February 21, 2012

February 21, 2012

In My Opinion: Meek’s Cutoff

Though we’re only two months in, I feel certain that Meek’s Cutoff will turn out to be the worst movie I see in 2012. Or, quite possibly, the entire 2010s. Though I have a great tolerance for movies that are historical, artistic, or both, I didn’t enjoy a single minute of this film.

Perhaps I had misguided expectations. Meek’s Cutoff, you see, is about a group of ill-fated Oregon Trail pioneers. The year is 1845, before things really got going. (Fans of the computer game may remember that the default start year was 1848.) A group of settlers hires adventurer Stephen Meek to guide them. Meek, played with phenomenal bombast by Bruce Greenwood, decides to take a short cut. As one of my favorite hobbits once said, “Short cuts make long delays.” ‘Twas true in the real-life incident this film is based on, and ‘twas true in the film. Turns out Meek had explored the Oregon territory during the wet season. 1845 was dry. Without rivers and lakes and such to guide him, Meek was basically doing circles in the desert. Lovely.

The settlers deserve some mention here. Three couples, one with a young son and one on the way. Michelle Williams is the most recognizable cast member, though the woman who played Moaning Myrtle in the Harry Potter films and Paul Dano are there, too. Unfortunately, they rarely speak...and when they do, they mumble…through beards. I had to turn the subtitles on, even though most of them explained the sound effects. Because, again, the entire film’s dialogue could probably fit on two pages.

After Meek literally loses his way, an Indian comes upon the group. Lucky, right? Well, maybe. The group trades him some blankets in exchange for being led to water. Michelle Williams’s character tries to bond with the Indian by mending his shoes and such. It doesn’t go very far.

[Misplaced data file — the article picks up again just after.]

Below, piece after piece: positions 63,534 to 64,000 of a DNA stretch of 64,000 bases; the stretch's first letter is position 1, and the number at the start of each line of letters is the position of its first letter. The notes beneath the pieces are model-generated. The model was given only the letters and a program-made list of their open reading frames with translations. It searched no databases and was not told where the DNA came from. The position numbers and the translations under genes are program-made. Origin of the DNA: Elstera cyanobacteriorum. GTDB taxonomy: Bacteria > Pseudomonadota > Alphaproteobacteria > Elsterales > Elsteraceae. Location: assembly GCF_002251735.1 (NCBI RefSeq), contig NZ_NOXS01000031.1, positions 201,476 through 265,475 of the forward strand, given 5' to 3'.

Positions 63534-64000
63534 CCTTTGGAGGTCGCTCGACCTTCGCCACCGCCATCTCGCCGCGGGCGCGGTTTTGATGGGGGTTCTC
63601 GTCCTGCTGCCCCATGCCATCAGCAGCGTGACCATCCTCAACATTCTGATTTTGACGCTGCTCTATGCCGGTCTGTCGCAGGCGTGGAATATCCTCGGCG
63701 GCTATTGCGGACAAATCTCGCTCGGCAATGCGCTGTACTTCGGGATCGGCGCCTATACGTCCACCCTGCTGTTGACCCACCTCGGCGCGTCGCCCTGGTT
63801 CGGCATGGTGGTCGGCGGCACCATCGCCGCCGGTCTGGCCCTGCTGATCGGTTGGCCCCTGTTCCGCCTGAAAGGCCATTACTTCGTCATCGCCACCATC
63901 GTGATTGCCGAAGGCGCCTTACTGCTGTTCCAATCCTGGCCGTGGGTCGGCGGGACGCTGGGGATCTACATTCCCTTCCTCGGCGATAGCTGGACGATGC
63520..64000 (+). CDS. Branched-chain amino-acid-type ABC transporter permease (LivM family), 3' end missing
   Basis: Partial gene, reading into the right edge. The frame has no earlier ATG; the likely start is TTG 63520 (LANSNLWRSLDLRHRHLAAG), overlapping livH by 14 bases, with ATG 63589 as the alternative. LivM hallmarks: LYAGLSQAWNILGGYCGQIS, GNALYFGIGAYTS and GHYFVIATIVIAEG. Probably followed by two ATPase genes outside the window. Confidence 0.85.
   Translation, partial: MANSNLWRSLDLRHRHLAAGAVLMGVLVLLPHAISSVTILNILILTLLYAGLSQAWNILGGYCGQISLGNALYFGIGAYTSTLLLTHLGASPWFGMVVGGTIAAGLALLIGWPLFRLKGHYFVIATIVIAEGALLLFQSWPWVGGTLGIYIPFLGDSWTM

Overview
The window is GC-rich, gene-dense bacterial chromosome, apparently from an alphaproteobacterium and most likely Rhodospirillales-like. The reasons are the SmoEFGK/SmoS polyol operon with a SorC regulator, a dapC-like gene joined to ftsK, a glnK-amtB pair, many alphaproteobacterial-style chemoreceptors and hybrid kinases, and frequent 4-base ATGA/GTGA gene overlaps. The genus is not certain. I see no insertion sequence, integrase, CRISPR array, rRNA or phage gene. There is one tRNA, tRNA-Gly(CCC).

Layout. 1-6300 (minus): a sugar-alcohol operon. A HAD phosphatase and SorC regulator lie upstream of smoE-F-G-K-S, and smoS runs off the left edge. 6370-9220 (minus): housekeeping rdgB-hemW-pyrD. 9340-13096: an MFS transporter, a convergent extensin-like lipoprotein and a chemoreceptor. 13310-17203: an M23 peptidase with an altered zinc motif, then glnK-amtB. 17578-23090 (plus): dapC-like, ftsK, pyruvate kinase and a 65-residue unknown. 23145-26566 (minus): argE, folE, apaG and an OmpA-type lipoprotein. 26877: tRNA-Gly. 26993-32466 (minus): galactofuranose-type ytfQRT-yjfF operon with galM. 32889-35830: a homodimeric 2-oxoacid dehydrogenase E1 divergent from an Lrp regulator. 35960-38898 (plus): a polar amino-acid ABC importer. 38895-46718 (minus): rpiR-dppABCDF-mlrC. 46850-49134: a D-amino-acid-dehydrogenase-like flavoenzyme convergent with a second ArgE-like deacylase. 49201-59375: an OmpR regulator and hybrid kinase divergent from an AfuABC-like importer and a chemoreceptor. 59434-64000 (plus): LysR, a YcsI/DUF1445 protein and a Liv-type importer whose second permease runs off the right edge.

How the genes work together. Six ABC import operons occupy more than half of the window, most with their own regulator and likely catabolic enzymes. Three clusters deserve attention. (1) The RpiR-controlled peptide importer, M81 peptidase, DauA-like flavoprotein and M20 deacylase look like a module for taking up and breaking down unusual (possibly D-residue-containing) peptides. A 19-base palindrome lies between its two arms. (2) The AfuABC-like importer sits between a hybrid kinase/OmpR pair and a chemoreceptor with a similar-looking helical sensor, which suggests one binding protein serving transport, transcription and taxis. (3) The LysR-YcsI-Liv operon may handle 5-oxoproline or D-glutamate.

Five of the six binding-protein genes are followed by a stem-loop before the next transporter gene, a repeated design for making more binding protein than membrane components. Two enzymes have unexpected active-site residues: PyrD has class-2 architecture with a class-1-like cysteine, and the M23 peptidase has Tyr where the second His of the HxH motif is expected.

Do the settlers find water? Do they survive? What happens to the Indian? I couldn’t say, because the move ends in medias res. Thank goodness for Wikipedia, which tells me that a) some but not all of the group survived, b) the group was never as small as portrayed in the film, and c) the Dalles is still a real place.

Spoiled as I am by the films of today, I was expecting DRAMA and NARRATIVE and FLAMES of some sort. I mean, have you seen the trailers for Battleship? They took “C5…hit. You sunk my carrier” and turned it into effing aliens! You’re telling me the natural and interpersonal drama inherent in the process of WALKING ACROSS THE ENTIRE COUNTRY couldn’t be dramatized any better than this? Approximately 60% of the movie involved people squinting into the sun. Where are the buffalo hunts and the river fords and the cholera?

Next thing I know, you’ll be telling me Carmen Sandiego actually sells car insurance.

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